H.R. 5126 is the latest effort in a longstanding and increasingly bipartisan movement to send the Pentagon sailing into the azure waters of Sound Fiscal Policy. The bill is sponsored by Rep. Barbara Lee (D-Calif.), and co-sponsored by Reps. Michael Burgess (R-Texas), Dan Benishek (R-Mich.), and Jan Schakowsky (D-Ill.).
For those seeking immediate, significant cuts to military spending, the measure might be less than satisfying, but Jill Shatzen, Communications Director for Rep. Burgess, said that the primary goal of the bill was to “put a little pressure on them in order to gain compliance.” The bill will “reduce by one-half of one percent the discretionary budget authority of any Federal agency for a fiscal year if [it] does not receive a qualified or unqualified audit opinion by an external independent auditor[.]” A similar bill proposing five percent budget penalties for un-auditable Pentagon programs failed in 2013, so a more modest approach has been taken.
Led by Rafael DeGennaro, the Audit the Pentagon Coalition has secured endorsements from a diverse range of political figures. “[H.R. 5126] is a well-crafted and moderate piece of legislation,” DeGennaro said at a press conference. “It’s backed by a broad coalition: from Grover Norquist on the right to Ralph Nader — who endorsed it only recently — to Code Pink on the left.”
The law that H.R. 5126 seeks to enforce, passed in 1990, required the Pentagon to pass an annual audit and has been utterly disregarded since. “The current law is strong and clear,” said DeGennaro, “The deadline was  years ago. We need to impose immediate financial consequences on un-auditable agencies.” Norquist, the founder and president of Americans for Tax Reform, emphasized at a press conference that establishing baseline accountability is an important first step to reform, regardless of political affiliation. “There is always going to be a discussion on how and what to spend on defense,” Norquist said, “but do any of us know how much we are spending? You can’t begin to have a conversation without the facts.” Norquist is a long-time supporter of the effort to audit the Pentagon. TAC‘s Michael Ostrolenk interviewed him in 2012 about his efforts at the time. During the interview, he quipped that “[s]pending is not caring. Spending is what politicians do instead of caring.”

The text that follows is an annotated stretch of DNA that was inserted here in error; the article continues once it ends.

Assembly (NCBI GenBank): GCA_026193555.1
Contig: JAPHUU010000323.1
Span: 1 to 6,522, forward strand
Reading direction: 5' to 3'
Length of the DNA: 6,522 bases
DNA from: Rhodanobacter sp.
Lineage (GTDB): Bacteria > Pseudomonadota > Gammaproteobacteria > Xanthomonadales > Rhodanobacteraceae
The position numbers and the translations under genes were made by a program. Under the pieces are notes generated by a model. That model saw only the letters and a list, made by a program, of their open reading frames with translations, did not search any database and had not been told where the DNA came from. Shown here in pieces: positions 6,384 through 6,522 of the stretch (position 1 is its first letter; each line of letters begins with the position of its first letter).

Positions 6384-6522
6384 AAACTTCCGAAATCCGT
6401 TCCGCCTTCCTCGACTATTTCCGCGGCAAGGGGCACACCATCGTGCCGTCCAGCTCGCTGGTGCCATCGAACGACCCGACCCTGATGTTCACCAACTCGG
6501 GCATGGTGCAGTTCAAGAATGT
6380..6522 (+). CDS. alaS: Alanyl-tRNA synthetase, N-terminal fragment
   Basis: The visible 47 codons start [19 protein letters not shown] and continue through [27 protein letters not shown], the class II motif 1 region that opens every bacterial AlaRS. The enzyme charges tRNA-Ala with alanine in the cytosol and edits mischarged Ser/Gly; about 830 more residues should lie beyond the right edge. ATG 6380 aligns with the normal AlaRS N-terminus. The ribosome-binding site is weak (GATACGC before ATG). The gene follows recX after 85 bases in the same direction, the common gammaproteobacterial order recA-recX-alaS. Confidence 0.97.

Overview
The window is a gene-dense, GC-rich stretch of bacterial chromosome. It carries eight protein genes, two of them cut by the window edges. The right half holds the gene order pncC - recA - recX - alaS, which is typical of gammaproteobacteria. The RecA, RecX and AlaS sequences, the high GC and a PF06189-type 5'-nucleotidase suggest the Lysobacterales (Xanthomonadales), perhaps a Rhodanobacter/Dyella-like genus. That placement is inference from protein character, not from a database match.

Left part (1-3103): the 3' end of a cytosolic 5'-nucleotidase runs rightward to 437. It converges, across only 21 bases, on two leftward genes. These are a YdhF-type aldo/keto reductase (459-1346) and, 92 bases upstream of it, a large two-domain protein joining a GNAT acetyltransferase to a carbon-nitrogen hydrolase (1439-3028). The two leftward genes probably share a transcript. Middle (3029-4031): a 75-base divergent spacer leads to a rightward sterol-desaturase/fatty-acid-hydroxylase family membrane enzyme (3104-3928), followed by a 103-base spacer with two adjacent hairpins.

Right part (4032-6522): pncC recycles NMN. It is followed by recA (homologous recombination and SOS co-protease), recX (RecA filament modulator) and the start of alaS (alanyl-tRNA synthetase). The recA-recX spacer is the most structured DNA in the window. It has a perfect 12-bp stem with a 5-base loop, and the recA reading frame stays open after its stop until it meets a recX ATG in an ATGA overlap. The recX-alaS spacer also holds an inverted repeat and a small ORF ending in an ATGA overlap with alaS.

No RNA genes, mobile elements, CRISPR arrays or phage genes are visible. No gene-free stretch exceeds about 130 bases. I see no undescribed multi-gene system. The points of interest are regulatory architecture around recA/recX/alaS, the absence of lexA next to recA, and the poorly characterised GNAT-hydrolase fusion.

DeGennaro said that by requiring each individual agency to be responsible for passing an audit, H.R. 5126 sidesteps the mistake of treating the Pentagon as a “monolith.” Necessary spending cuts can be decided once the numbers are available and the agencies are once more operating within definable boundaries.
Lt. Col. Tony Shaffer, a former officer with the Defense Intelligence Agency, strongly supported the Pentagon audit in a 2013 interview with TAC: “Audit the Pentagon?” he asked. “Absolutely—a no brainer. Just do it.”